My husband told me a story about when he went on a hiking trail in the Soutpansberg with a mate. They stopped for a rest and his mate sat down. My husband told him not to move as he had inadvertently sat down on a Puffadder. Bit of a stalemate as neither could move! Husbands mate eventually had to get up reaaaaally slowly and went paler than pale when he realised that it was really a puffadder. Even paler when he saw the puncture marks and venom on his backpack! When they got to camp, they opened the snakebite kit out of curiosity to see what was inside and found 2 ampoules of antivenom. The instructions said "in case of snakebite from a Puffadder, immediately inject 10 ampoules into a vein and immediately seek medical help".

I think dinner was a quiet affair that night.


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 Post subject:
Unread postPosted: Fri Feb 04, 2005 10:11 pm 
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A snake can definitly smell humans! For Venom in your eyes urine is Ok but water will do just fine. (dilute antivenin 1:10 if available) The secret is to rinse youre eyes continious for about half a hour. to describe the feeling: If somone puts a cigarette out in your eye it would be soothing....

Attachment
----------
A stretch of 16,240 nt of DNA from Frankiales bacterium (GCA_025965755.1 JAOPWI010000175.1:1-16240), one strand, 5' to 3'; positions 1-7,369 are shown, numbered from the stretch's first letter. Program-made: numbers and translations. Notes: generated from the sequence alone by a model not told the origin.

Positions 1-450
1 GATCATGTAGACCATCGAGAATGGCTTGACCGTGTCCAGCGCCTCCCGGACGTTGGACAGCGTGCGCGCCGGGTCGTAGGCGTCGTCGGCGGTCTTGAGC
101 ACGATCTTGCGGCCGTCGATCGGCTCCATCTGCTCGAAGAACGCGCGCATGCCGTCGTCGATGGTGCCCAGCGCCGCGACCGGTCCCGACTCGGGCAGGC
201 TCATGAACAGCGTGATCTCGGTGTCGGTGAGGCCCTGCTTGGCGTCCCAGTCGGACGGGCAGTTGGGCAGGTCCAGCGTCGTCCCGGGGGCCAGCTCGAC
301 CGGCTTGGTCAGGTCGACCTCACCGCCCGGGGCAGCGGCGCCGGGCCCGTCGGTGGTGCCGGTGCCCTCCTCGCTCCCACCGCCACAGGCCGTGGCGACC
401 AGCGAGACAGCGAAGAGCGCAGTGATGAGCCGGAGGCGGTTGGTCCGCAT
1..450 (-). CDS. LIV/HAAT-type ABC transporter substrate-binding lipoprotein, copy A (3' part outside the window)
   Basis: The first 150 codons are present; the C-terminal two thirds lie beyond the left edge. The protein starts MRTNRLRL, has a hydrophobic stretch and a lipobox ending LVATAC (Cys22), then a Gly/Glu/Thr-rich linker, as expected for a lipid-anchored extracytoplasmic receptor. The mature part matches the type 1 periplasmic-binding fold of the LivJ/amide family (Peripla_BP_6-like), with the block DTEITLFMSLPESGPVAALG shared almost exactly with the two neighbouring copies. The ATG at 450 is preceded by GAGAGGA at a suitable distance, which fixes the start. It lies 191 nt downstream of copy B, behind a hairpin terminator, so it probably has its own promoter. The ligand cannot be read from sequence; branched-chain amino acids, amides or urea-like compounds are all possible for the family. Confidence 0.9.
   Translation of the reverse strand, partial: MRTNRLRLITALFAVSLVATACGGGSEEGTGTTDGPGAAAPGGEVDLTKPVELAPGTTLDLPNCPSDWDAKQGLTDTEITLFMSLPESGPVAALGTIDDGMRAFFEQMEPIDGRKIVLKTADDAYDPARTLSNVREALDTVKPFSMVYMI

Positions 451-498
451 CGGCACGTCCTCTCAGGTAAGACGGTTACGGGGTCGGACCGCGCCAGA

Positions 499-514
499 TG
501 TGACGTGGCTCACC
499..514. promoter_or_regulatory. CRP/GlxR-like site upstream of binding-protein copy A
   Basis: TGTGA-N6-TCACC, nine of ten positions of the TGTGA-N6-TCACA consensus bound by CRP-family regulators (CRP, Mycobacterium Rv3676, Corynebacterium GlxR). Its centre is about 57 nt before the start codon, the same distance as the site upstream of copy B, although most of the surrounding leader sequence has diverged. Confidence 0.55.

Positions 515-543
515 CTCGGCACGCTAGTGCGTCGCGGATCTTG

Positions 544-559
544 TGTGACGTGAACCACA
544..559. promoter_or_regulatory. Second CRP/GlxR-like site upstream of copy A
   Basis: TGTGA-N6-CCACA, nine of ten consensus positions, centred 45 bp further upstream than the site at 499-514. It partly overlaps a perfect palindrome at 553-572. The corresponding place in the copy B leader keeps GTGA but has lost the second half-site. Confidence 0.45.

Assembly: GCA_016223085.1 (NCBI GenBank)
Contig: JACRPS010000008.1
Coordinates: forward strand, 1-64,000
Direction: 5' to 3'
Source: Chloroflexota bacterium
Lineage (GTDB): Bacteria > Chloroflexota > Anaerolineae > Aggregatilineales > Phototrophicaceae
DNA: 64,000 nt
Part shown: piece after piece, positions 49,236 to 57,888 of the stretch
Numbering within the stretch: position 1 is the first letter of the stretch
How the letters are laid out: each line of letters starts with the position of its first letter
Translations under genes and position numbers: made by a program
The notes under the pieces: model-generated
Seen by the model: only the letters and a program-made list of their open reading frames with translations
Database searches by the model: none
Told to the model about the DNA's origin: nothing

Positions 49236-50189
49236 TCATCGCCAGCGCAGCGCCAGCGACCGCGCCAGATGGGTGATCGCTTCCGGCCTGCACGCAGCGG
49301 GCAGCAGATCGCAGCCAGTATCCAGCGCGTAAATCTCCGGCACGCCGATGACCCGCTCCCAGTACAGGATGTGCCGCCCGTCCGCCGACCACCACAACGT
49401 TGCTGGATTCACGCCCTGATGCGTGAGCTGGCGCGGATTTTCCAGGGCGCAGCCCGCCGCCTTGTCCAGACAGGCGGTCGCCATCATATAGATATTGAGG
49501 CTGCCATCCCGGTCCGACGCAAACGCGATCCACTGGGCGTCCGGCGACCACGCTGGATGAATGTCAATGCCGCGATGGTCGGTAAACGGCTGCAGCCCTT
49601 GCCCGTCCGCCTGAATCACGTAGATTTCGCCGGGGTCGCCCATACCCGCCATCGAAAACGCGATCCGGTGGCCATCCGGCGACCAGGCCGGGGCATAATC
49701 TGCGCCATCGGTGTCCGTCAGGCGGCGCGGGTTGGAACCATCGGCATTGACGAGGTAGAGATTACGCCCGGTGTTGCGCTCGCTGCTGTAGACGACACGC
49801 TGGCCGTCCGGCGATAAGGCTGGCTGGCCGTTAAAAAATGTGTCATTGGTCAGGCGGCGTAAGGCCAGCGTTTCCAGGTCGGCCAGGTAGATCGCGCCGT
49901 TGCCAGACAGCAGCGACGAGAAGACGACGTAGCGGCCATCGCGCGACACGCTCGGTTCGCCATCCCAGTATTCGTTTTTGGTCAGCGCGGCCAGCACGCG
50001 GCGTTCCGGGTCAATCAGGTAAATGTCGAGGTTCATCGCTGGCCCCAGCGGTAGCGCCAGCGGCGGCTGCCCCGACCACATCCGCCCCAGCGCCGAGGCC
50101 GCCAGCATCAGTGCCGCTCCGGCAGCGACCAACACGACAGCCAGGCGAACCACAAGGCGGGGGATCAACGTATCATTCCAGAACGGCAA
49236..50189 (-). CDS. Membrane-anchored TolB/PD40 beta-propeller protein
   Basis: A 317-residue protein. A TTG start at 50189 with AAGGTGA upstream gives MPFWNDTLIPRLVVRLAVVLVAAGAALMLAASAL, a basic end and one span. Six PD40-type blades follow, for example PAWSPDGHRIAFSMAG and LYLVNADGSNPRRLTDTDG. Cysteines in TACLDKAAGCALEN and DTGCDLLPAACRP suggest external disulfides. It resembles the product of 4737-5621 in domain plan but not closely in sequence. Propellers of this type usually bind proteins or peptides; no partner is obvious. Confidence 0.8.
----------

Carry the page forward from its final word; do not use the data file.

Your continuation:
It is not advisable to carry antivenin. 1. It must be kept under 25 deg. 2. Expensive/ must be replaced often 3. A lot of people show alergic reaction to it- then you have big @#& !

Best treatment: Pressure bandage
Adenaline or cortisone injection and all is OK until you reach a hospital proviided that they know how to treat a snake bite!

You have a 3- 4 hour window for most snakes. eccept for nasties like the Black mamba, but then again a black mamba is not nearly as bad as its reputation. You won't get closer than 30m to one in the wild on foot unless you suprise or corner it..


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Unread postPosted: Sat Feb 05, 2005 2:08 am 
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Pilane wrote:
A snake can definitly smell humans! For Venom in your eyes urine is Ok but water will do just fine. (dilute antivenin 1:10 if available) The secret is to rinse youre eyes continious for about half a hour. to describe the feeling: If somone puts a cigarette out in your eye it would be soothing....
It is not advisable to carry antivenin. 1. It must be kept under 25 deg. 2. Expensive/ must be replaced often 3. A lot of people show alergic reaction to it- then you have big @#& !

Best treatment: Pressure bandage
Adenaline or cortisone injection and all is OK until you reach a hospital proviided that they know how to treat a snake bite!